Sigler joins a church congregation after his release from prison. From the lectern he testifies to this motive. He was abused by a family member as a child and in 1990 he was under threat of being abused again.
Former prosecutors were dismissive. As you would expect from hardened representatives of the state, they could not accept this. Why, they asked, had he not said this at the trial? In their final analysis they felt that it made no difference to the premeditation that went with the crime.
Sigler said he signed the robbery/homicide confession because he was too despondent to care and he did not believe anyone would listen to his story. This view was changed when he contacted the parole board in 2015. That is the first time there is record of the blackmail motive.
The family of Mr Zeltner, his brothers, were not told of this change of motive in the film. A footnote said they rejected the idea that blame could be placed on their dead kin.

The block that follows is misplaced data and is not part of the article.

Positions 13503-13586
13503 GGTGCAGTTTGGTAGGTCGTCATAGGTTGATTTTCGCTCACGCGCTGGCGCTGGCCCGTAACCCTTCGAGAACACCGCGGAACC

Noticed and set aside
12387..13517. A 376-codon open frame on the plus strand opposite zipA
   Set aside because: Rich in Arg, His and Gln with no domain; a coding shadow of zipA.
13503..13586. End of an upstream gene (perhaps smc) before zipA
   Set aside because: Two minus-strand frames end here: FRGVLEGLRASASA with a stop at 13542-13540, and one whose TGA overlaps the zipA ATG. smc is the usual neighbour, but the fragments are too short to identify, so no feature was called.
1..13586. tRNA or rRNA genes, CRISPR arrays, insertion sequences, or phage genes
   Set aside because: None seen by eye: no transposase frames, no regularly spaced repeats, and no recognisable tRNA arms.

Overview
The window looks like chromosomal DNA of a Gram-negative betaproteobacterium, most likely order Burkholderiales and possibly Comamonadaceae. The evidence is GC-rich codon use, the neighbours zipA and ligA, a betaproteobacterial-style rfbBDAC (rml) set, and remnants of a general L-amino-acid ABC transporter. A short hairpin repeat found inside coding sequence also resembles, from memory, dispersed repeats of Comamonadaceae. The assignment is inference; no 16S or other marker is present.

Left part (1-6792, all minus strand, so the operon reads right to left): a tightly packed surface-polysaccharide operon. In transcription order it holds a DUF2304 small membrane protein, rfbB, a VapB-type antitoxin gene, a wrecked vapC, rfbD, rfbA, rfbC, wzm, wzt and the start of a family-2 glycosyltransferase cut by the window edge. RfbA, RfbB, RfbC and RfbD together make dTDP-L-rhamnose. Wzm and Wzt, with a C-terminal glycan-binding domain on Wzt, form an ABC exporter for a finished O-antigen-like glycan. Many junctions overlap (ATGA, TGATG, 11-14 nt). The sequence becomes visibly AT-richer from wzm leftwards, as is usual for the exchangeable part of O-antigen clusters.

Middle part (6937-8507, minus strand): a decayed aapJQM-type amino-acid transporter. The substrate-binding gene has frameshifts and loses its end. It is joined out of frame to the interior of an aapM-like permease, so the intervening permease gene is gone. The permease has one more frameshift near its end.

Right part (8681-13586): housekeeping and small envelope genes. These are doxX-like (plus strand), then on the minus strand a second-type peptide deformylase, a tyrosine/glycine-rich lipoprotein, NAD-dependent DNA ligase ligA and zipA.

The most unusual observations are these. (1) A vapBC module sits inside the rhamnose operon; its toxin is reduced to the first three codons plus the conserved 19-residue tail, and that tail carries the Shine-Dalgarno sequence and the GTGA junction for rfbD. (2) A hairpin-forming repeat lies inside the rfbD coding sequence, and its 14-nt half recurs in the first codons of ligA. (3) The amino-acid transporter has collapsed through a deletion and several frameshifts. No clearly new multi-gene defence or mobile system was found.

Sigler ends the show making a brilliant statement. He deserves the chance he had to make a new life on parole. He has more than paid any debt. So the answer to the posed question, according to Mr Sigler, is that 30 years is more than fair.
Mr Zeltner was a openly gay man who as far as I know had nothing in his history to support what Sigler said. He is not here to counter the allegations. He is not going to get parole or move on after 30 years.
In one statement Sigler says he might be a killer, but he has never been a homosexual. Does that mean he is saying the former is better than being the latter? It might be an unfortunate way of attesting he was truthful about being a murderer and therefore he would admit to having a sexual relationship with men. It didn’t sound that way though.